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One Word to Make You Instantly More Likeable

one word likeable

I often hear people complain about their tone getting “lost in translation” in their email and text communication with clients. Everyone has experienced this at one time or another. The sharpest of wordsmiths and most seasoned of professional writers surely have someone take what they type the wrong way from time to time.

Maybe the children of the next generation will figure out a way to get it right every time. The rest of us, however, haven’t yet fully bridged the gap of technology and the spoken word. They are polar opposites when you think about it – but there’s no sense in philosophizing the reasons why, we just need to accept that it’s a fact.

It’s simple statistics really. With the average business person sending and receiving 121 emails per day, there’s bound to be some times when your tone doesn’t come across the way you intended. You might be typing it fast, maybe even dictating it into your smartphone as you drive or catch a quick bite to eat. You might have a client yelling at you over the phone while you type a reply to someone else. You might have written an eloquent email but skipped a crucial word in sentence. Who knows really? Either way, readers hear something different than what you meant to say from time to time.

More often than not, the complaint in tone is that you were harsh, rude or short right? I hardly hear folks complain that I was too nice or explained things too well. Nope, it’s always one or all of those others. Sure folks can be a little too sensitive, but it’s important that everyone that comes across your brand feel welcomed and appreciated at all times. That’s why my little trick is so crucial.

There’s one way I’ve found to make sure my emails always come across pleasantly. It’s one simple word, and it works every single time. It’s the word “hi”.

It comes right before their name, which you should never ever skip no matter how much of a rush you’re in to plow through your inbox (remember, a person’s name is the sweetest word they’ll ever read or hear and they’ll never get tired of it). That little two-letter word, “hi”, sets the tone for the rest of the email. Without it, you risk coming off as a jerk. With it, you’ll forever be the nice guy or gal. That one syllable will change your brand, I promise. It’s so short it seems insignificant, but I can guarantee you it’s not.

So why is it so powerful? Because it’s an impersonal world. Half the emails I get don’t even have my name at the top. It’s also a cold world. Rarely do people exchange pleasantries, and that’s what hi is…pleasant to hear.

My challenge to you: try using the word “hi” and the person’s name at the top of every email you send this week. If you get one complaint that your email was rude I’ll gladly take this post down. But I have a strong feeling this post will be up for a good long time to come.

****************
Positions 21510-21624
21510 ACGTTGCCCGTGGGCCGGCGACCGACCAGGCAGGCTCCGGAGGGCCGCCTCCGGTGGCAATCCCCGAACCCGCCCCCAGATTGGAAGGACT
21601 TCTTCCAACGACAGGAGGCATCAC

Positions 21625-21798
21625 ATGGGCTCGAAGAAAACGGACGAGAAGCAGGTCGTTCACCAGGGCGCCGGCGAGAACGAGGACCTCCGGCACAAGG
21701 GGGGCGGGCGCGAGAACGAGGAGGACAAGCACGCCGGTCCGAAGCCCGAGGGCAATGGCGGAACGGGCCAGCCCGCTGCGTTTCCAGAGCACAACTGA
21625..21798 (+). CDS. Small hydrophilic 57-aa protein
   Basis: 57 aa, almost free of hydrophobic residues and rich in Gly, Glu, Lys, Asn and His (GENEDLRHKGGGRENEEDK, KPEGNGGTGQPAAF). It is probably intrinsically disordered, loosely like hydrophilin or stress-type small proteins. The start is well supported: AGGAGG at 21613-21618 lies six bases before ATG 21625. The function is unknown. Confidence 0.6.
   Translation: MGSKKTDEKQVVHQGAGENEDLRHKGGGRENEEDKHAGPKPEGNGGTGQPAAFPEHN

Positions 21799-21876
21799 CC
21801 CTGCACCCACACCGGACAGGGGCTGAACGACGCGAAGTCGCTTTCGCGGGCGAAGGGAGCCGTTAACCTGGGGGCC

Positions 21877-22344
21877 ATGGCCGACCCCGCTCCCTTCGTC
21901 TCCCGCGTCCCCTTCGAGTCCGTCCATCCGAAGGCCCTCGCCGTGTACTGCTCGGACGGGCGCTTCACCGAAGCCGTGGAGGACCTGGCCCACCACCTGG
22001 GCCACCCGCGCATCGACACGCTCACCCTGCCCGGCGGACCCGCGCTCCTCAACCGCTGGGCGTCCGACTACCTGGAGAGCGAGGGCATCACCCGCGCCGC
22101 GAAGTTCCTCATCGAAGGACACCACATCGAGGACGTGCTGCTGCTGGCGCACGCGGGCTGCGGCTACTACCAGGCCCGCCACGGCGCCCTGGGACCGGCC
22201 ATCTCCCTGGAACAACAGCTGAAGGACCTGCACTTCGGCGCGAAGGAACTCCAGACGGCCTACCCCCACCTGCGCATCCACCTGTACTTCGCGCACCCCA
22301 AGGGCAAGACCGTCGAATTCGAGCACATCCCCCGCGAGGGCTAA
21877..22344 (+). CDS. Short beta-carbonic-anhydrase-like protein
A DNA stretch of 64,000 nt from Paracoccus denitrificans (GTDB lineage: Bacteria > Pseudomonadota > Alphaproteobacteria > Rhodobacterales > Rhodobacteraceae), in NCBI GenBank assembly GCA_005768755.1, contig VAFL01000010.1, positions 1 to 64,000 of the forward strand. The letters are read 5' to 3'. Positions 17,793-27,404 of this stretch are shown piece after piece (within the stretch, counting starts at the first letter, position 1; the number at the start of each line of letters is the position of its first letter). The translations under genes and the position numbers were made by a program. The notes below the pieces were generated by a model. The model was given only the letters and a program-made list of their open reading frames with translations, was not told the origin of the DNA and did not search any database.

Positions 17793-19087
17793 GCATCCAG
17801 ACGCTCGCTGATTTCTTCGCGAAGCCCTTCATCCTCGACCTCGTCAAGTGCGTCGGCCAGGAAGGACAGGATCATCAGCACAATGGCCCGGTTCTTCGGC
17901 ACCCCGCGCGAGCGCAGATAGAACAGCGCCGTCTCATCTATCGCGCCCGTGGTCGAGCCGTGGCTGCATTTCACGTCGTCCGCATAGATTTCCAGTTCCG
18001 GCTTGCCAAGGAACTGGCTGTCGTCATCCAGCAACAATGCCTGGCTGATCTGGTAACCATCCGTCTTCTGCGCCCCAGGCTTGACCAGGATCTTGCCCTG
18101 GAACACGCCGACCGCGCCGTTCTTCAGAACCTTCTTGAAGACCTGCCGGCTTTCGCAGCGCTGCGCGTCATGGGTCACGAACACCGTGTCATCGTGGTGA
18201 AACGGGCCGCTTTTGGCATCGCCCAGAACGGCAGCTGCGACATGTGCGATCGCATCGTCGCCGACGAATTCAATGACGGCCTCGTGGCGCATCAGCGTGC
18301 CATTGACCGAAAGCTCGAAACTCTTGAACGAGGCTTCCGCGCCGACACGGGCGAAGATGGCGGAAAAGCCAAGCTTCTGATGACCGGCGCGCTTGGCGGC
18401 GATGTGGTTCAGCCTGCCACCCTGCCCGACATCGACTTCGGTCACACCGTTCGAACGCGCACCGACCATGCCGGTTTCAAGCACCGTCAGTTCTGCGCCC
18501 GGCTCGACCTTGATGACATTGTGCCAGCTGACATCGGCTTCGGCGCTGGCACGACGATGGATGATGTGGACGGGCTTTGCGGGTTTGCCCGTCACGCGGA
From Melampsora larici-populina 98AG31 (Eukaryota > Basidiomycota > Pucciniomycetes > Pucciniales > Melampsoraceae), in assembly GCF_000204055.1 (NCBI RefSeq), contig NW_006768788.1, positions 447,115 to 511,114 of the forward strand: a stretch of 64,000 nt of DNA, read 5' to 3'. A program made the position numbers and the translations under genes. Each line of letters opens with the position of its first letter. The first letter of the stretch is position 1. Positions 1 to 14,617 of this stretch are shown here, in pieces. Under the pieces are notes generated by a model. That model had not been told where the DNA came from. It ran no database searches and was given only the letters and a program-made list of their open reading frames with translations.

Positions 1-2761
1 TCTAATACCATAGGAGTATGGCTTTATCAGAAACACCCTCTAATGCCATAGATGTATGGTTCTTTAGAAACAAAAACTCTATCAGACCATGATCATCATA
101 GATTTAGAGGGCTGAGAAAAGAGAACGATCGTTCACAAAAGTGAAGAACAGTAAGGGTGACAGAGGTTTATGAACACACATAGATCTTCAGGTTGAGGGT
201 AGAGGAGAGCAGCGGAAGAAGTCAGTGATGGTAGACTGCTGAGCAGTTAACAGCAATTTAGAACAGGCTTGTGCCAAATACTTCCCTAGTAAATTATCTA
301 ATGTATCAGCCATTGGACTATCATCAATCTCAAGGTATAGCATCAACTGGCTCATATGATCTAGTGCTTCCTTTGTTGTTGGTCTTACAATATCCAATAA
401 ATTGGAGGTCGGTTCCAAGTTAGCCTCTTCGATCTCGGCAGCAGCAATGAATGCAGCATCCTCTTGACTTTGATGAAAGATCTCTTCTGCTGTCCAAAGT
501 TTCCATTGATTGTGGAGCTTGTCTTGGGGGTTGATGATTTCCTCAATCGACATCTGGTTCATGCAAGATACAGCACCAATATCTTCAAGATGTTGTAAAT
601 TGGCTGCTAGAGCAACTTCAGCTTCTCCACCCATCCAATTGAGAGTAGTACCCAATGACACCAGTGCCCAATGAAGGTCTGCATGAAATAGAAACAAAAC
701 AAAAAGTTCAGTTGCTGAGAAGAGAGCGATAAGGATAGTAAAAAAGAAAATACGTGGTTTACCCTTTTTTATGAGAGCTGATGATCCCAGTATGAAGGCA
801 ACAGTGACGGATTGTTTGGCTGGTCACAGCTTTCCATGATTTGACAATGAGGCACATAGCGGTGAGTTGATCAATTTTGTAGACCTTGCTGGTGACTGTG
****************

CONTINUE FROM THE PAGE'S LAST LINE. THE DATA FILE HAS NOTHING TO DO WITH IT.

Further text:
2 responses to “One Word to Make You Instantly More Likeable”

  1. Xavier Mercier says:

    Hi Gabriel,
    Hi fellow readers,

    Thank you so much, Gabriel, for reminding us of how essential this personalised introductory greeting is!

    Besides the benefits you already mentioned, I can think of two others for us, the readers of your post:

    1) Typing “Hi” has good odds to improve our mood straight away, as this standalone greeting is generally perceived as a cheerful and inviting word. That makes us more open and confident in the way we’ll handle the details of the correspondence.

    2) Typing a person’s first name immediately after the greeting increases our sense of proximity with our email’s recipient and thereby encourages us to focus straight away on what matters to them. Hence, we’re suddenly in a better position to write more effective and relevant content.

    Since my days in college, I’ve always made a point of starting all my online correspondence that way, regardless of whether I’m emailing/texting a peer, customer, business/romantic partner, relative or buddy. I’ve always done it naturally, because it’s an easy way to show respect, care and/or friendliness, and also because that’s the way I’d like to be treated in return 🙂

    Sadly, in an age where we’re drowning deeper and deeper into an ocean of information, distractions, stress and real or false priorities, basic rules of online courtesy are often the first to be jettisoned to the abyss as dead weight, waste of time.

    In recent years, I have been the recipient of many impersonal emails/texts both as a colleague and especially as a prospect. That made me feel so taken for granted… 🙁 How do I resolve the problem? Well, I have always given my attention in priority to the colleague or the competition that made at least a basic effort to win me over with a couple of well chosen words of courtesy.

    So… I do think this post’s topic is indeed more relevant than ever today.

    Yes, as Gabriel recommended, let’s start all our personal or professional emails with a sincere, personalised greeting. I suggest we go even a bit further by genuinely enquiring about something that matters to the person we’re addressing. That’s a good first step to keep our colleagues (or friends!) loyal and our potential customers intrigued.

    Cheers 🙂

  2. Scott Keyser says:

    Thanks, Gabriel. Another great way of checking your tone of voice is ROL: Read your writing Out Loud. It slows you down and forces you to say every word. You’ll hear how your writing will sound to your reader. Every professional writer does ROL…and so should you.

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